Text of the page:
If you forced this reporter to shop only one major label for the rest of her life – above Calvin, Chanel, Gucci, and Ralph – Prada would be it. The thinking woman’s fashion label since Miuccia Prada took over her grandfather’s handbag company in 1978, Prada doesn’t tend to follow trends or seasonal directives. She just makes things that are cool on their own for customers who understand that she’s doing “something clever”.
There was a lot of hype when the Rem Koolhaus-designed Soho Prada boutique opened in 2001 – and just how often do things live up to their hype? This particular store does not mess around, as it all became apparent one balmy summer night.
For the first fifteen feet, the shop looks like an average dark, foreboding designer retail joint – and then everything changes. The sales floor dips down one story into the basement level and then rises back up, like a skateboard ramp. The effect is surreal, and dizzying. (This reporter had to hang on tight to the stair rail as she made her way downstairs.)
The lower level is set up like a library, with racks of merchandise accessible by hand-cranked rolling shelves. This is where the ready-to-wear and major accessories are kept, as well as the markdown sections:
A series of dresses (in jewel tones of red, hot pink, purple, ivory) with a 1960s-mod-That Girl-YeYe-feeling cost $1,690. Images of these dresses don’t exist on the internet, but they were what you would expect: cap sleeves, gold buttons, drop-waist pockets, mid-thigh lengths. In the clearance area hung a white Oxford shirt with beading and rhinestones embroidered on the collar. The shirt had been marked down to $1,074 and would be so flawless with black capri pants and a nude flat. A perfect pair of red leather pumps was $650, and could be worn all on their own.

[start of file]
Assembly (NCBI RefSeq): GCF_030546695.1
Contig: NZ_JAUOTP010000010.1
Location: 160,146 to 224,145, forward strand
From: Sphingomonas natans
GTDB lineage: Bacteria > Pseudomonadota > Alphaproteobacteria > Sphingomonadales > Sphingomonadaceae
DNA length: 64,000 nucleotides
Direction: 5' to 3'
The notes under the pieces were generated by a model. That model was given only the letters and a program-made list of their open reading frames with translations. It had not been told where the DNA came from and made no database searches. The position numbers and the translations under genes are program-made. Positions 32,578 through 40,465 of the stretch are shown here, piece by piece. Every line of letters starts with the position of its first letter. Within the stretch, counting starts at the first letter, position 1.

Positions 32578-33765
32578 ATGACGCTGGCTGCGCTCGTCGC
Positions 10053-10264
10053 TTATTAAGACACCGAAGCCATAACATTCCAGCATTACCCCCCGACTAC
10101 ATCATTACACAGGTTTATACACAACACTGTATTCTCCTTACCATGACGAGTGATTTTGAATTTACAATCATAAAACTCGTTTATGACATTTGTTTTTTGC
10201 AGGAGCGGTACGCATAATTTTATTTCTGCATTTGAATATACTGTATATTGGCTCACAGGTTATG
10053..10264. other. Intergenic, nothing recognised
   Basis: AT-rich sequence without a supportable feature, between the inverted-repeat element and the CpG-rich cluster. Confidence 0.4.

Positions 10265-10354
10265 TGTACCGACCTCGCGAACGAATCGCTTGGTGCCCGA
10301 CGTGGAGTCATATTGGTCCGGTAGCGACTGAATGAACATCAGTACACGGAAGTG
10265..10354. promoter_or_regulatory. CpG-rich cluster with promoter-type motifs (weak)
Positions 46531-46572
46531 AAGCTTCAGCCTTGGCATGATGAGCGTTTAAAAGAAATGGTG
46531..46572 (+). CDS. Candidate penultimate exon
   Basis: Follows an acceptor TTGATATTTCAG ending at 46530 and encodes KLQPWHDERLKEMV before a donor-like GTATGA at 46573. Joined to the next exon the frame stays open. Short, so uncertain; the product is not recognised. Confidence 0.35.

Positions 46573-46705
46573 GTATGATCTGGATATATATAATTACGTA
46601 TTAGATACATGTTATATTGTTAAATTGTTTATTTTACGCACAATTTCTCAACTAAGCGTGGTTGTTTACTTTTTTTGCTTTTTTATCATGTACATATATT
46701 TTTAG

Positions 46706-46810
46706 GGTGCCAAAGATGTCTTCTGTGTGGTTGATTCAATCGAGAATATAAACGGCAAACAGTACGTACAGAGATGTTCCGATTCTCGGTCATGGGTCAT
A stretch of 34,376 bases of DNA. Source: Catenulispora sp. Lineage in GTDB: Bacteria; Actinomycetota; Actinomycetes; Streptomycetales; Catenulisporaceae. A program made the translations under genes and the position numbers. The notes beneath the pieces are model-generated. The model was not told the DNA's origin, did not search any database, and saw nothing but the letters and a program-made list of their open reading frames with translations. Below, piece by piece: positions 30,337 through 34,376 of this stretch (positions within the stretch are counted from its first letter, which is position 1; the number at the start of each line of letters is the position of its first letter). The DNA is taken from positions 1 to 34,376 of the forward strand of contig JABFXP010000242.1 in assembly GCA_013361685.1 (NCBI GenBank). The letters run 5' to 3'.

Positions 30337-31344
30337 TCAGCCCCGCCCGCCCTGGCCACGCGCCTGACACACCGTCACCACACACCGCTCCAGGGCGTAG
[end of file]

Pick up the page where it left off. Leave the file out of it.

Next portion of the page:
Many of the items from the Spring/Summer 2014 collection had rhinestones on them (shoes, sweaters, clutches), which made this reporter want them all the more. The environment, however, and the design, is what takes the whole experience to another level. The Prada boutique is perfectly lit, and just ominous enough, to inspire clandestine purchases. It’s a label that reminds a person of grandeur, and how parts of old Europe are haunted. As this reporter was having this thought, the theme from “Halloween” came on the store’s soundtrack, and she left in a hurry.